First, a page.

Figure 1
Figure 1: Photo and Schematic Representation of Behavior Chamber Design. (A) Front view of behavior chamber setup (left) and corresponding schematic representation of chamber frame (right). Opaque polyester sheets enclose the chamber on all faces except the bottom face, which allows light through from the infrared backlight panel. The numbers 1, 2, and 3 correspond to the extrusion layers in (B). (B) Schematic of top view of extrusion layers comprising the behavior chamber frame. This includes the top layer (1), the middle camera mount assembly layer (2), and the bottom stage layer (3). Please click here to view a larger version of this figure.

Figure 2
Figure 2: Solution-placement and Plate-alignment Templates. (A) The solution-placement template has four quadrants and number alignment markers. The control solution is placed in the upper left and bottom right quadrants while the experimental solution is placed in the upper right and bottom left quadrants. (B) The plate-alignment template has only number alignment markers to minimize occlusion of the worms in the field of view during video recording and analysis. Please click here to view a larger version of this figure.

Figure 3
Figure 3: Example Data Collected Using this Assay. (A) Preference Index (PI) values for wild-type N2 and mutant C. elegans in response to M13 buffer and 10 mM CuCl2. N2 worms showed no preference between control and experimental ROIs when M13 control solution was placed in both ROIs but strongly avoided the experimental ROI when copper ions were placed in it (PI = 0.02 and -0.67, respectively). osm-3 (p802) mutants and ocr-2 (ak47) mutants showed significantly decreased avoidance of copper ions compared to N2 (PI = -0.1 and 0.2, respectively). N= 6 assays for each genotype-treatment pairing, >360 worms per assay, error bars indicate ± 1 S.E.M., ***p <0.001, one-way ANOVA followed by post-hoc Tukey Honestly Significant Difference (HSD) test. (B) Representative worm occupancy plots for N2 worms with M13 buffer in both ROIs (top) and N2 worms with M13 buffer in the control ROI and copper ions in the experimental ROI (bottom). The color scale below each occupancy plot represents the number of worm pixels. Please click here to view a larger version of this figure.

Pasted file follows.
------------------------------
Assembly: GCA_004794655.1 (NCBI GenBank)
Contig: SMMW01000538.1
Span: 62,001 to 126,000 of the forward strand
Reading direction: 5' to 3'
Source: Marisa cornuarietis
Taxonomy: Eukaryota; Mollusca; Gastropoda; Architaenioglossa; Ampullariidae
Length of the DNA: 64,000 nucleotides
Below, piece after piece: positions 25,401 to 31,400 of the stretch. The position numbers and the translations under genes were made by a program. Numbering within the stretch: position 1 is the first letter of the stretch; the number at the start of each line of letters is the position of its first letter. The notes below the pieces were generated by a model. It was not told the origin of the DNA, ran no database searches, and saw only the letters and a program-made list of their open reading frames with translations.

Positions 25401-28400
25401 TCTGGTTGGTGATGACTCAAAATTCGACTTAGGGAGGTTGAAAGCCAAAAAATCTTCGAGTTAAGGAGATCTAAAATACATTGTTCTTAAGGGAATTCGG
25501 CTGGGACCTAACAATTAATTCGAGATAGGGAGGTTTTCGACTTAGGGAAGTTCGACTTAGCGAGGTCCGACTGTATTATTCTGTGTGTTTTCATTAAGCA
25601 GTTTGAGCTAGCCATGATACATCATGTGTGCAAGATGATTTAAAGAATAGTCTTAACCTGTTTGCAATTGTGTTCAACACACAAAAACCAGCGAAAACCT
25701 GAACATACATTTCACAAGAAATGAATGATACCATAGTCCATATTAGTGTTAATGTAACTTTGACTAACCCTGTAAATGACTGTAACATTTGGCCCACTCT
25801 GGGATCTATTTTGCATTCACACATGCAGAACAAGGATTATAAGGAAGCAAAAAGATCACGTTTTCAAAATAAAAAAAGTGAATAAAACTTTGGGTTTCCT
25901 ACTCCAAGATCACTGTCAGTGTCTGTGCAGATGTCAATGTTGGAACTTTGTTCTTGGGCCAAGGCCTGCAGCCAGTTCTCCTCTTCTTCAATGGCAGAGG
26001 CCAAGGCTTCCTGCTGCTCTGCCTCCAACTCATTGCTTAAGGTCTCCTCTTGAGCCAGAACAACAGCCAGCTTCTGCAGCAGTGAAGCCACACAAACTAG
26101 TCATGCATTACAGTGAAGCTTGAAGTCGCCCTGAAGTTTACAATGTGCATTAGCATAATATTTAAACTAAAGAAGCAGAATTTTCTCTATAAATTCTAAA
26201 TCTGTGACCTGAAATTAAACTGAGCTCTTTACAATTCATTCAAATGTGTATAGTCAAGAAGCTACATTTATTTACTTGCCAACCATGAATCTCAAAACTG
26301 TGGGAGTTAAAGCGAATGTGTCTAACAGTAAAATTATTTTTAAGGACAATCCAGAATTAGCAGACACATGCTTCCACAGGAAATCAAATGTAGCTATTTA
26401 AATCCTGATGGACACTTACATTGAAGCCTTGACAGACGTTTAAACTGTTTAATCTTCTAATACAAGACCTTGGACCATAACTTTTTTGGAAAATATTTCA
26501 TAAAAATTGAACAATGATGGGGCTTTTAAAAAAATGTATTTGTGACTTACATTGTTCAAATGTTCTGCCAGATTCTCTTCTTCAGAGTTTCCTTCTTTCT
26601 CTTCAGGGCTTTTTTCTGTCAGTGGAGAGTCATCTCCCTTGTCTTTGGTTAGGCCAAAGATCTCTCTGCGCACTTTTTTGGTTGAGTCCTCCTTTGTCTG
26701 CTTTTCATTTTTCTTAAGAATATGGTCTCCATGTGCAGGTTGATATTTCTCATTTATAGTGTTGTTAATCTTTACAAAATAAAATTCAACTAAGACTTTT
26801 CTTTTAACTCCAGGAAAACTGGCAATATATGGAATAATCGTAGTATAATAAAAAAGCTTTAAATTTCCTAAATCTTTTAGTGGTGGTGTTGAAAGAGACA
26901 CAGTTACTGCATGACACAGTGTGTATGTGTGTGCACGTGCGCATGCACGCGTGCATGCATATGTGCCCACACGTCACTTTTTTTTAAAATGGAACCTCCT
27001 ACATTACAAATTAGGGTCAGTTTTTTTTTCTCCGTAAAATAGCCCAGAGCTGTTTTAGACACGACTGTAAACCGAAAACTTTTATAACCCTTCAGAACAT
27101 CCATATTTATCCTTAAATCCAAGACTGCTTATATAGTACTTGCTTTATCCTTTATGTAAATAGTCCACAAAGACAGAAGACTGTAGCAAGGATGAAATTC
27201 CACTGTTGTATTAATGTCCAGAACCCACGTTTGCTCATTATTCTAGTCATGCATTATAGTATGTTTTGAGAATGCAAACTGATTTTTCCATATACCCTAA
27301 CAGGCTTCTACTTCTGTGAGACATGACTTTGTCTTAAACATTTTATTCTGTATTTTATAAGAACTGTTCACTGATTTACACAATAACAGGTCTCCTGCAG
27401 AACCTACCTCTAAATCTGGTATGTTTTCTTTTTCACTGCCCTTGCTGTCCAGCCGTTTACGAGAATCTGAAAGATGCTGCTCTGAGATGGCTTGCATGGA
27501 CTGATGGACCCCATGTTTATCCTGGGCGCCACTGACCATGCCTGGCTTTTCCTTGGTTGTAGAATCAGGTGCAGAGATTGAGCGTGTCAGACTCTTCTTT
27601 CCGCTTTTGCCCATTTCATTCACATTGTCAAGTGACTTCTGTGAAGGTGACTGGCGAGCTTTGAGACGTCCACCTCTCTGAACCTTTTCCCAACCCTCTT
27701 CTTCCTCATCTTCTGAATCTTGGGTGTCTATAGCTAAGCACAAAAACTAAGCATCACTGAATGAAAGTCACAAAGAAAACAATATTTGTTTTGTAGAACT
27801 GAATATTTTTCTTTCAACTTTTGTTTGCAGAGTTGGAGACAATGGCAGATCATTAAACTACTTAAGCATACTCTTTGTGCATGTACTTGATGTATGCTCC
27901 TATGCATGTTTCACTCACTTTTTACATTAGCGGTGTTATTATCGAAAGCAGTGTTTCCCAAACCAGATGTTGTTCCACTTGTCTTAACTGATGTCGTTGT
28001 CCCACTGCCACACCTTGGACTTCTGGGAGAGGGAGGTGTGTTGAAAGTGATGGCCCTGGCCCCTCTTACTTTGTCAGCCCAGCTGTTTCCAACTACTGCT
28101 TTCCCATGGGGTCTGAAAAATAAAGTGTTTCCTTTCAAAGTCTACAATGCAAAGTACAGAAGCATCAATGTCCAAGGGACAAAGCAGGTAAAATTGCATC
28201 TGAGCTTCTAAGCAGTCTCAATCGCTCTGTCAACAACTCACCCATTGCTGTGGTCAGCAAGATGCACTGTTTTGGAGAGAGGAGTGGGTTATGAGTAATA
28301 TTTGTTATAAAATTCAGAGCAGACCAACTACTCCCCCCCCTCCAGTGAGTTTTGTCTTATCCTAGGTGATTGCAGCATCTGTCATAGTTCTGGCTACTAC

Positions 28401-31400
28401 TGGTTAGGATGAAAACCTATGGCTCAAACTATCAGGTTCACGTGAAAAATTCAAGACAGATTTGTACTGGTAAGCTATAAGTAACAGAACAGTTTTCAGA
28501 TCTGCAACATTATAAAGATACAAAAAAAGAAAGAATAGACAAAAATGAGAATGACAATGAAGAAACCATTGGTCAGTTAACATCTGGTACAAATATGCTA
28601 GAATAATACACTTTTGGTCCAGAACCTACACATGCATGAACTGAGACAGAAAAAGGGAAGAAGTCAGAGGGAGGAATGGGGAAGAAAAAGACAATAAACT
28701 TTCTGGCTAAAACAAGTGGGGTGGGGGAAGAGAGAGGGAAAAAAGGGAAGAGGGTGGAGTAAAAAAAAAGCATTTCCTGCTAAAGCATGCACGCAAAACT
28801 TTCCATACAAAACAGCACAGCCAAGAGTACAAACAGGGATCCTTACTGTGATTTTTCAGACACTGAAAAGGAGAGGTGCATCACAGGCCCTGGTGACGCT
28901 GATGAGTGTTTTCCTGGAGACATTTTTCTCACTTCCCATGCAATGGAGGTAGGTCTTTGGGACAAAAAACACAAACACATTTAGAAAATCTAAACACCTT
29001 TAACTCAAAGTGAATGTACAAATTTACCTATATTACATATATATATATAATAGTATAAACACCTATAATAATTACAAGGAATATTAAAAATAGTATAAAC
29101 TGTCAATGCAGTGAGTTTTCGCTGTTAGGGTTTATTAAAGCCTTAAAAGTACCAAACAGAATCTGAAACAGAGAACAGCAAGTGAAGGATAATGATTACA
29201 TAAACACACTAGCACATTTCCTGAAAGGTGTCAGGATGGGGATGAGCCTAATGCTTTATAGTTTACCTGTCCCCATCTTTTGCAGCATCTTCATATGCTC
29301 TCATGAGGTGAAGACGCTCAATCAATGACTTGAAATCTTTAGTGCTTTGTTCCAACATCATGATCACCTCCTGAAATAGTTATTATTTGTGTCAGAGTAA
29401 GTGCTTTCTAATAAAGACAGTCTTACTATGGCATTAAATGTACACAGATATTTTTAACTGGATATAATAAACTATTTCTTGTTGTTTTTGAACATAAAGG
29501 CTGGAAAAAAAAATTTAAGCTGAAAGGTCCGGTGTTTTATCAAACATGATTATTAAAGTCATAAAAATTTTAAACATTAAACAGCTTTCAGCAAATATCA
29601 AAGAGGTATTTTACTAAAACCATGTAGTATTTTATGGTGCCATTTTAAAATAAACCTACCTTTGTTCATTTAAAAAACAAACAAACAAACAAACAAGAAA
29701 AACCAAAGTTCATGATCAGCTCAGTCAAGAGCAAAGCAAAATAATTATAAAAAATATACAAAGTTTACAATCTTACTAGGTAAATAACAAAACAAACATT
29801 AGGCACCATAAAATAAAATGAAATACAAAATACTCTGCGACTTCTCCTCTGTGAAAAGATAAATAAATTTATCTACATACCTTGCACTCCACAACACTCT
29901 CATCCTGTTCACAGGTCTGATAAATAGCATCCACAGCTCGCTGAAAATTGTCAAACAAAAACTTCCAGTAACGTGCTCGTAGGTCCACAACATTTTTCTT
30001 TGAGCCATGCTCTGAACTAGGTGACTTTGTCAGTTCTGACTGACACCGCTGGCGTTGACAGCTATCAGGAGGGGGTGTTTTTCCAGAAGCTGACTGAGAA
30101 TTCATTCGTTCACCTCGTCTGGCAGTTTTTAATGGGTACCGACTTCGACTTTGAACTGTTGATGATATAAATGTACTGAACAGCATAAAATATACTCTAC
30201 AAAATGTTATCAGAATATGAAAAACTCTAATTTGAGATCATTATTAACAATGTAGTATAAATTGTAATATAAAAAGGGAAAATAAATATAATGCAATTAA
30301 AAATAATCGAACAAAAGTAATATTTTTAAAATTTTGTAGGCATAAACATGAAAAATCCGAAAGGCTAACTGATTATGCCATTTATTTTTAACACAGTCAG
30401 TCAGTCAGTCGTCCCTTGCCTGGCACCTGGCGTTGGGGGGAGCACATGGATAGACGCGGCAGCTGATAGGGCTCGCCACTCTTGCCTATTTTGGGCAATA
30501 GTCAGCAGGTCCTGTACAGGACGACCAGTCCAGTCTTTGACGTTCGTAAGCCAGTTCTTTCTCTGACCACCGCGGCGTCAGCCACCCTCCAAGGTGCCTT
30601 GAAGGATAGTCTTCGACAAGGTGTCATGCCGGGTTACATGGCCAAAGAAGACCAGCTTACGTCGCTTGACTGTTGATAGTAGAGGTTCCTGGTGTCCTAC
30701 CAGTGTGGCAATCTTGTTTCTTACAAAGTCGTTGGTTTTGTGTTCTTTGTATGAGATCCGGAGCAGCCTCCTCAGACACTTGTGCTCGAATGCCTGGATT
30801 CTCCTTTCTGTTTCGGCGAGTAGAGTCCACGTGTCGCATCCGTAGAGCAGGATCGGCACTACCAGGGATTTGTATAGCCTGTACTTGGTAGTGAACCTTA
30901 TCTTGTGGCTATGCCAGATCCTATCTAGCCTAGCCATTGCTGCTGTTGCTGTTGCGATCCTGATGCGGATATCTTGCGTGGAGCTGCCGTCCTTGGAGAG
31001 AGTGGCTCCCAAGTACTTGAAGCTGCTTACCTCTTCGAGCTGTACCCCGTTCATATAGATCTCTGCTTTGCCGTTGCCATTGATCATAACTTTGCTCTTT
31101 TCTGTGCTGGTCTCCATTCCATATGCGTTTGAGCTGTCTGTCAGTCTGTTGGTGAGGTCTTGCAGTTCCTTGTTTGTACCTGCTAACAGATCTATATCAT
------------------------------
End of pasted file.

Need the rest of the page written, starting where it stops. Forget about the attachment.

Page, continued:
Supplementary Movie 1: Behavioral Response of N2 worms to 10 mM Copper Chloride. Worms are attracted to the control quadrants with M13 buffer (upper left and bottom right) but strongly avoid the quadrants containing copper ions dissolved in M13 buffer (upper right and bottom left). Video was recorded at 1 frame per second and sped up 15x. Please click here to download this file.

Supplementary Movie 2: Behavioral Response of ocr-2 (ak47) Worms to 10 mM Copper Chloride. Worms roam to a roughly equal extent in both the control quadrants with M13 buffer (upper left and bottom right) and the quadrants containing copper ions dissolved in M13 buffer (upper right and bottom left) throughout the recording duration. The mutants exhibit a slight preference for the quadrants containing copper ions at the start of the recording. Video was recorded at 1 frame per second and sped up 15x. Please click here to download this file.

Supplemental File: Solution-placement and Plate-alignment Templates. Please click here to download this file.


A critical step in the protocol is ensuring that the assay plates have a consistent level of dryness across different experimental days. Different dryness levels will result in different diffusion rates of the solution into the agar and consequently, variations in behavioral outcome. Thus, assay plates should always be made fresh on the afternoon before experiments. The number of worms tested per assay should also be regulated for ease of comparison between treatments. For reference, a wild-type worm lays 4-10 eggs/h on average yielding >360 worms per assay if the worm synchronization protocol above is followed17. If certain mutant strains are egg-laying defective, pick more gravid adult worms for egg-laying to reach the target number of progeny. Another important step in the protocol is to handle worms gently during the washing process and worm placement. Worms are sensitive to mechanical stimuli, which elicit stress responses such as reversals and egg-laying inhibition18. Furthermore, care should be taken to define the ROI accurately and to determine the optimal thresholding constant value for specific lighting conditions before proceeding with the video analysis. It is also recommended that the calibration and thresholding processes be repeated if a lengthy period of time has elapsed since the last experiment was run.